The Potential of Ultraviolet (UV) Light in the Fight Against the Novel CoronavirusPaula Golka
The novel coronavirus (SARS-CoV2) has generated an unprecedented impact in most countries of the world. As of July 7th 2020 the virus has affected almost every country on the planet (213 in total), spread to almost 12 million people, and caused around 544,000 deaths according to the WHO, 2020. https://www.who.int/emergencies/diseases/novel-coronavirus-2019/events-as-they-happen
The global pandemic has put not only the U.S. but the entire world in a state of shock. The current public health crisis has turned lives upside down and caused massive market uncertainty, leaving citizens around the world grasping for solutions and gasping for hope.
As facemasks, social distancing, a thorough hand washing routine, and hand sanitizers have become our new daily routine to help fight the outbreak, we are longing to find long term solutions. This virus has heightened our sense for the importance of public safety and hygiene.
During this pandemic, where an effective vaccine and antiviral drugs are still lacking, disrupting the environmental transmission of the coronavirus (SARS-CoV2) is momentarily the only viable strategy to protect the public.
What many don’t know is that ultraviolet (UV) light has great potential to effectively kill the virus.
Hospitals and laboratories have long used ultraviolet (UV) light to kill microbes. UV lights have been used in empty places such as operating rooms or under unoccupied lab hoods.
What is UVC Light?
Ultraviolet (UV) light is a component of the electromagnetic spectrum that falls in the region between visible light and X-Rays. This invisible radiation includes the wavelength range of 100nm to 400nm.
UV light can be further subdivided into four categories
100nm to 200nm
Far UV or vaccum UV (these wavelengths only propagate in a vacuum)
200nm to 280nm
UVC – useful for disinfecting and sensing
280nm to 315nm
UVB – useful for curing, and medical applications
315nm to 400nm
UVA (or “near UV) – useful for printing, curing, lithography, sensing and medical applications
How does UVC Disinfection work?
When biological organisms are exposed to deep UV light in the range of 200nm to 300nm it is absorbed by DNA, RNA and proteins. It disinfects by disrupting the molecular bonds that hold together microbial genetic material or proteins. The most commonly used lights have a wavelength of 254 nanometers (nm).
Absorption by proteins can lead to rupture of cell walls and death of the organism. Absorption by DNA or RNA is known to cause inactivation of the DNA or RNA double helix strands through the formation of thymine dimers. If enough of these dimers are created in DNA, the DNA replication process is disrupted, and the cell cannot replicate. A Cell that cannot replicate, cannot infect.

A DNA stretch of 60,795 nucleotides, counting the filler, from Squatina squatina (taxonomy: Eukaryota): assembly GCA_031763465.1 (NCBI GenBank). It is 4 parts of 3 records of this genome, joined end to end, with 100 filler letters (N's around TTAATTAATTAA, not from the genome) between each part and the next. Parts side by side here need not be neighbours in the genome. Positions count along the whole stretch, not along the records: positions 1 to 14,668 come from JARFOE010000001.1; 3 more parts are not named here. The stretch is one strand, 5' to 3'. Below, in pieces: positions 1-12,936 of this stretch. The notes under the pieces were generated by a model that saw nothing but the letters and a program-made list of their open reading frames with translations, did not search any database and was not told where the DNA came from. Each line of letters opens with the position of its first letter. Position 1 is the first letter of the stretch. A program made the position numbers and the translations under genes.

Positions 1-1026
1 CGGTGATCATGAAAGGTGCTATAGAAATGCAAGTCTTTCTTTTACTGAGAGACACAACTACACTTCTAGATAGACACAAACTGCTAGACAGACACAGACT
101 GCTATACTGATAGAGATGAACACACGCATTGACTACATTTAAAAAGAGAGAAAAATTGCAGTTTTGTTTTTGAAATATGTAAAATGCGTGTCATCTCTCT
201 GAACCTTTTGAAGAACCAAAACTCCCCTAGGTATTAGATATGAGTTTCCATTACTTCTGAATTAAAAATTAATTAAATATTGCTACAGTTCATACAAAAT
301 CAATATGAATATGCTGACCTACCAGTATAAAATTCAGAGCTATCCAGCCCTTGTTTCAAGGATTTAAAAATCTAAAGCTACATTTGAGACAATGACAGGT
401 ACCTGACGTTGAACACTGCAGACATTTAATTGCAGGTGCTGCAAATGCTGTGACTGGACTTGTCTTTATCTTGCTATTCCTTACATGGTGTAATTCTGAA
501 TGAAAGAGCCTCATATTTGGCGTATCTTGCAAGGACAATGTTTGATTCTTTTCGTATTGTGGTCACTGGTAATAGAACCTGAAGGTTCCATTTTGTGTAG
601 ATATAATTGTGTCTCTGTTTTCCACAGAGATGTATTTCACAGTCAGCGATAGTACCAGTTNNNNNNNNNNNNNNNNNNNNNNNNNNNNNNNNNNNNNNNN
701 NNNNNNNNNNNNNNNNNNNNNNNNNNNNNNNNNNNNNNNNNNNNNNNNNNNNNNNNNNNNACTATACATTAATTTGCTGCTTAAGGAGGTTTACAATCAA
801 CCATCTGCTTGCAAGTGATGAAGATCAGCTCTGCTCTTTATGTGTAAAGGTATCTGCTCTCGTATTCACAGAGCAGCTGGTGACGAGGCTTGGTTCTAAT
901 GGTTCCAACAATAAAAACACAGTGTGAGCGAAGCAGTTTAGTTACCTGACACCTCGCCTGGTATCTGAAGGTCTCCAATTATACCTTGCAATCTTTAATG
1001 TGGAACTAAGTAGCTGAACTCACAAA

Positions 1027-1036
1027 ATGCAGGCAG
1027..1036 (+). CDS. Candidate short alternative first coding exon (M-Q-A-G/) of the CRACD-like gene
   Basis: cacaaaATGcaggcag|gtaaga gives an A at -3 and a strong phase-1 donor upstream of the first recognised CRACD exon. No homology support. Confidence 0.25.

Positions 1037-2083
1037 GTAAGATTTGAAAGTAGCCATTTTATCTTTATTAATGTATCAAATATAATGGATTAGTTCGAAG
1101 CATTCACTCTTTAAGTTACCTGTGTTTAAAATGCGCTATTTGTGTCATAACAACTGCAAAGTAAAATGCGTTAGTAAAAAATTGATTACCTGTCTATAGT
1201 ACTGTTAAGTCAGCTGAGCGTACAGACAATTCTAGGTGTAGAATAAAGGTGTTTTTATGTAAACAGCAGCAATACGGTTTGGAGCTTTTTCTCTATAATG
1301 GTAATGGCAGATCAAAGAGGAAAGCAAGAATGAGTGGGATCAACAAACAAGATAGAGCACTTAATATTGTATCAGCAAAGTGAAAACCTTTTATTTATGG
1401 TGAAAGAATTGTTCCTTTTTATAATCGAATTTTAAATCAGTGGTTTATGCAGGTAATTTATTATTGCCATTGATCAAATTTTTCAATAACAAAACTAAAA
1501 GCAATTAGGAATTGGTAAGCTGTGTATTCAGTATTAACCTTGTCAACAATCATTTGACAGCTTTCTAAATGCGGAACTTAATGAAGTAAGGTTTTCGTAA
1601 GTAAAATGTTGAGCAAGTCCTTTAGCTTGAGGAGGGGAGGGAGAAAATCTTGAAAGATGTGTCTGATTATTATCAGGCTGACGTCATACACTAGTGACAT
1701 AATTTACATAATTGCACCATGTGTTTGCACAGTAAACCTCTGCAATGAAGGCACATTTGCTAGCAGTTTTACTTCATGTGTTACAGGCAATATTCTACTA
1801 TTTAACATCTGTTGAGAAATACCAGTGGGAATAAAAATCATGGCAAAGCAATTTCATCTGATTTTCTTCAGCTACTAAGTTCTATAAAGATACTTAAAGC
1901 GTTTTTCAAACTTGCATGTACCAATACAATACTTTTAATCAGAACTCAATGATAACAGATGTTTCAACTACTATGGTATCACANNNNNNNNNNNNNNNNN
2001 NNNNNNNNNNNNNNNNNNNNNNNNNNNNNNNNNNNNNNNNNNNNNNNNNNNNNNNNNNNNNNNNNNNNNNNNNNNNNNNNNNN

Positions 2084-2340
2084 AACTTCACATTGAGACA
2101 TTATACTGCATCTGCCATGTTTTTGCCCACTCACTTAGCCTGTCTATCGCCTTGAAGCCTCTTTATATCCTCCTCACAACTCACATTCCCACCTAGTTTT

Transformation’s newest partner UVC Environmental Sanitation has realized the great potential, airborne and surface sanitation solutions provide, in reducing the risk from viruses, bacteria and molds.
The company is built upon the comprehensive model of minimizing risk and maximizing productivity with their sanitation products.
UVC is the most field tested and data backed method used both in circumstances of a primary line of defense in pandemics as well as a sterilization application for operating theaters. https://pubmed.ncbi.nlm.nih.gov/25928547
UVC Environmental Sanitation relies on the traditional methods for air sanitation that have been used to kill viruses in hospitals, schools, pandemic field hospital facilities, clinics and food production plants.
Applying C-band ultraviolet (UV) light to inactivate DNA-based contaminants dates back to the 1850s. The company’s approach is an engineered solution used in HVAC systems.
The HVAC installation of UV lighting disinfects the air in a way where humans have no exposure, since it is mounted in the wall and positioned at least 7 feet above the ground.
UVC Environmental Sanitation offers the most comprehensive COVID19 eradication and maintenance manifest in the industry with the resources to pivot and scale as the situation demands.
Times of uncertainty are never comfortable but they can lead to great innovations. The widespread shutdowns may offer valuable lessons for the world we want to become after the pandemic.
Our purpose at Transformation is to create profitable impact investment strategies at the convergence of technology, agriculture, water, energy and healthcare.
Therefore, we define impact investing as a path where sustainability meets profitability – for the future and the present.
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